Feeling Yes, Feeling No

Feeling Yes, Feeling No - Cheryl Woolstone Counselling Blog

Have you ever seen the Jim Carrey movie, “Yes Man”?

Carl, played by Jim Carrey has become withdrawn with an increasingly negative spin on life since his divorce.

A friend invites him to a “YES!” seminar which turns his life around. Carl decides that he is going to stop being a “No Man” and vows to answer “YES!” to every opportunity, request or invitation that comes his way.

How can you apply the power of “YES” to your emotional life?

Many of my clients have a difficult time giving themselves permission to experience their emotions and will go to great lengths to avoid their emotions. The fear is that they will be propelled into a bottomless pit of sorrow. Energy is devoted to resisting and rejecting emotion, particularly sadness and anger.

Mindfulness practitioners understand the impact of saying “NO” to yourself, particularly when you are saying “NO” to your emotions.

An exercise from Tara Brach’s book, Radical Acceptance, helps illustrate the effects of saying “YES” to our emotions:

Sitting quietly, close your eyes and take a few full breaths. Bring to mind a current situation that elicits a reaction of anger, fear or grief. Be especially aware of these feelings in your heart, stomach and throat.

In order to see first hand what happens when your resist experience, begin with experimenting with saying “No”. As you connect with the pain of the situation you have chosen, mentally direct a stream of “NO” at the feeling. Let the word carry the energy of “No” – rejecting, pushing away what you are experiencing. Notice what resistance feels like in your body? Do you feel tightness, pressure? What happens to the painful feelings as you say “No”. Imagine what it would be like to move through the world carrying this experience of “No”.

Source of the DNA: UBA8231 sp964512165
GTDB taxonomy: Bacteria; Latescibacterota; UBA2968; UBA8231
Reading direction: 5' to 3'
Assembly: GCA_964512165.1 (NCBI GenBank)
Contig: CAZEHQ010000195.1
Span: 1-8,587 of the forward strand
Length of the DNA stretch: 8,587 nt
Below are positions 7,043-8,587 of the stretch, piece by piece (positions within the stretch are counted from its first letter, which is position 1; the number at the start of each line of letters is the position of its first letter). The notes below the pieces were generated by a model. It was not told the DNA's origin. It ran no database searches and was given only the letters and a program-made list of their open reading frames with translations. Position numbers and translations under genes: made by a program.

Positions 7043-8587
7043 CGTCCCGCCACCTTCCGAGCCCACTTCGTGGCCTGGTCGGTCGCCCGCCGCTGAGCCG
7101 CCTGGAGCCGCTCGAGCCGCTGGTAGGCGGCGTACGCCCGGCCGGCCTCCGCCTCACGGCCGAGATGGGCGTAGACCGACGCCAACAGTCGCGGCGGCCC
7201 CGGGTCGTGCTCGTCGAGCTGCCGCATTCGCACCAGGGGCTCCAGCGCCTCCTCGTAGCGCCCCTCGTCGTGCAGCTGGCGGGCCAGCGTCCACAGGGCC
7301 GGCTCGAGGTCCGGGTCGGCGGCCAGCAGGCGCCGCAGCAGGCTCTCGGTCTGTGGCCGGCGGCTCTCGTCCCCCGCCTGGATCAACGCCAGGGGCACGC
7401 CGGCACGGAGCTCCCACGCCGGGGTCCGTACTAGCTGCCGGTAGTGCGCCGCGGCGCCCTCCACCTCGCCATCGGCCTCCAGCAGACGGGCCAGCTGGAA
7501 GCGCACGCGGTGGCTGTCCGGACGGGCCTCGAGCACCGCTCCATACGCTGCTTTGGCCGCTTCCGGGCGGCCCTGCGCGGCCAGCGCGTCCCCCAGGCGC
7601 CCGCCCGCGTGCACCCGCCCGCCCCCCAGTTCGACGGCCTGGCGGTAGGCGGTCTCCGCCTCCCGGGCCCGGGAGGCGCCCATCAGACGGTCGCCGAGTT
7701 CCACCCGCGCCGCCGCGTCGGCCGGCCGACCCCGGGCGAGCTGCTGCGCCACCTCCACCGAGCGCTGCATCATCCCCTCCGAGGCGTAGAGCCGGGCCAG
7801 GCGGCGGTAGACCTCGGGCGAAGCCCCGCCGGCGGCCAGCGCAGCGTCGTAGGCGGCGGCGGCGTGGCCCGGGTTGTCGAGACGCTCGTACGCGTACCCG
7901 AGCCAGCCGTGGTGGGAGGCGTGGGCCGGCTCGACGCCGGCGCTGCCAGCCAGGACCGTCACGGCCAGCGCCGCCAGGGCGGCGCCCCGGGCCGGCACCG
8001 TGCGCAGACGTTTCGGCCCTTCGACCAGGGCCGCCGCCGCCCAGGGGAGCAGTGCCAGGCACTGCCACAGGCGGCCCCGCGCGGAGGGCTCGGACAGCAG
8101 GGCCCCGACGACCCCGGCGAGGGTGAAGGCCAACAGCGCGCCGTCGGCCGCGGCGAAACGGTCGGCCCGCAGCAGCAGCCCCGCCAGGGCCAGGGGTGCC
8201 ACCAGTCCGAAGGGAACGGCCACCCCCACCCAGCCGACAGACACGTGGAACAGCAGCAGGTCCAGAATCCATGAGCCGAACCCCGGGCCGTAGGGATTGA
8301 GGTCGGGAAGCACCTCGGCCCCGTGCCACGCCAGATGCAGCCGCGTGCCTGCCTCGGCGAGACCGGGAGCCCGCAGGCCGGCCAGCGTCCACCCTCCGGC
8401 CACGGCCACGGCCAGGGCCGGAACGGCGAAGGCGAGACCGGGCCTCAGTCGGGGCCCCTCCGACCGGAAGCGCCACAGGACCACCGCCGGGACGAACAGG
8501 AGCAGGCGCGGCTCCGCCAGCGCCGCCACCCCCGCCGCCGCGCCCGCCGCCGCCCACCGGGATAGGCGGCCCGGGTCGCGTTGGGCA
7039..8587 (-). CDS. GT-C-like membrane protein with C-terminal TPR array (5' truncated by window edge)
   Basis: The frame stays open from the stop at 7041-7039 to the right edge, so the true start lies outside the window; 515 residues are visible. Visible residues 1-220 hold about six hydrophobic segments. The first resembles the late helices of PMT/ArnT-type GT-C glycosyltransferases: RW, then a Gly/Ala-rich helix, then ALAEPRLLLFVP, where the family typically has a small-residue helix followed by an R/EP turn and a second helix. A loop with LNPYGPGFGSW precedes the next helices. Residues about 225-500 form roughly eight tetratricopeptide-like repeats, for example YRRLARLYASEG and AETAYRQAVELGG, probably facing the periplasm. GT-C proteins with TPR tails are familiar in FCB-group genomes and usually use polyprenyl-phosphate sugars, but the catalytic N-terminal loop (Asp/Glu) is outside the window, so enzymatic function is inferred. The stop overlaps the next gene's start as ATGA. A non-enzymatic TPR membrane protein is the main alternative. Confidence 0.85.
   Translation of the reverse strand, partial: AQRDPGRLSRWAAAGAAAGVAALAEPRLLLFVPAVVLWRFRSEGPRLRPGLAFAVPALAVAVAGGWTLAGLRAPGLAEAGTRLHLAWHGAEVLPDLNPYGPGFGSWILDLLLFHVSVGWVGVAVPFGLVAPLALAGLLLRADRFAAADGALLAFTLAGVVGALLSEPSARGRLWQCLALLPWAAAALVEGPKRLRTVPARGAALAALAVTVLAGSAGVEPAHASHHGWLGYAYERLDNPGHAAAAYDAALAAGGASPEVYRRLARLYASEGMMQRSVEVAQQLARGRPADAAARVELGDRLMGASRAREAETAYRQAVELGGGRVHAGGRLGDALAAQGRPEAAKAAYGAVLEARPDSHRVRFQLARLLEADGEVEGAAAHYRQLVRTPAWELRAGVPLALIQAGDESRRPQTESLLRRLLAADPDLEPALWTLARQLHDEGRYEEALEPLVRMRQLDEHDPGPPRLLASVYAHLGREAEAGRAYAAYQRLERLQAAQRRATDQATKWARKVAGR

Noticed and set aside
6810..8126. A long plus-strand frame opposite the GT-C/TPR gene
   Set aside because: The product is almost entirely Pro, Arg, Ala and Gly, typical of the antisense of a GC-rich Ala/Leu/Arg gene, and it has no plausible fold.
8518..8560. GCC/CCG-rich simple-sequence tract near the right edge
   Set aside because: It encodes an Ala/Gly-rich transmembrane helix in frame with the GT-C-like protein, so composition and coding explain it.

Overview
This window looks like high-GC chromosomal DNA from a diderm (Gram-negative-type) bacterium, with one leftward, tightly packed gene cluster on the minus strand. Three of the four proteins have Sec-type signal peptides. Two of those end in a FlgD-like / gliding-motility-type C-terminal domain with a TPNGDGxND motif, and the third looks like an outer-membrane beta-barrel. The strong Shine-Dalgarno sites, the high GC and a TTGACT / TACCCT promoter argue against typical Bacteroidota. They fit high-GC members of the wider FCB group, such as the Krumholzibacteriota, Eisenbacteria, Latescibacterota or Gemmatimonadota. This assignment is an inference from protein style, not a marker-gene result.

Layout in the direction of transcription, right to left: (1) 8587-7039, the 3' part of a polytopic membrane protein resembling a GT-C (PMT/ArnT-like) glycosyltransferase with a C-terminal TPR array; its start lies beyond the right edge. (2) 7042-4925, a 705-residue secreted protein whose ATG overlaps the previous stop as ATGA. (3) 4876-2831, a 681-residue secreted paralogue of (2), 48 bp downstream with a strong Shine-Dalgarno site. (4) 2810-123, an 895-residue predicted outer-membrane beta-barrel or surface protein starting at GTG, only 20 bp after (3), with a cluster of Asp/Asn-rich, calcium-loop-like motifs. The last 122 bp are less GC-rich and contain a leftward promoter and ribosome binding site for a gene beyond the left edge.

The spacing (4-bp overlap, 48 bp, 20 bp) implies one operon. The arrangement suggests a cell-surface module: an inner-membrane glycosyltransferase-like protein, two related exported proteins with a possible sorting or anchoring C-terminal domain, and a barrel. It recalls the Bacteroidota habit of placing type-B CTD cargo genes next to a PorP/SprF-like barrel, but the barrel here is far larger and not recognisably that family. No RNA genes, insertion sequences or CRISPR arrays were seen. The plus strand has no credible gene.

Now take a few deep breaths and let go by relaxing through your body. Call to attention again the painful situation you have chosen previously, remembering the images, words and beliefs attached to it. Direct a stream or “YES” at your experience. Agree to the experience of yes. Let the feelings float. Say yes to the pain. “Yes” to the part that wants the pain to go away. “Yes” to whatever thoughts and feelings arise. Notice your experience as you say “Yes”. Is there softening, opening and movement in your body? Is there more space and openness in your mind?

This exercise is a tool to release judgment over emotional experience. Curiousity and the willingness to observe your internal process is all that is needed to start.

The Brief Version

For those people who prefer a more abbreviated exercise you can simply sit and say to yourself, “No, no, no, no, no, no, no” and pay close attention to what is happening in your body. Then do the same but say, “Yes, yes, yes, yes, yes” and notice the difference.

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This entry was posted on Monday, February 14th, 2011 at 12:00 PM and is filed under Thoughts and Therapy. You can follow any responses to this entry through the RSS 2.0 feed. You can leave a response, or trackback from your own site.

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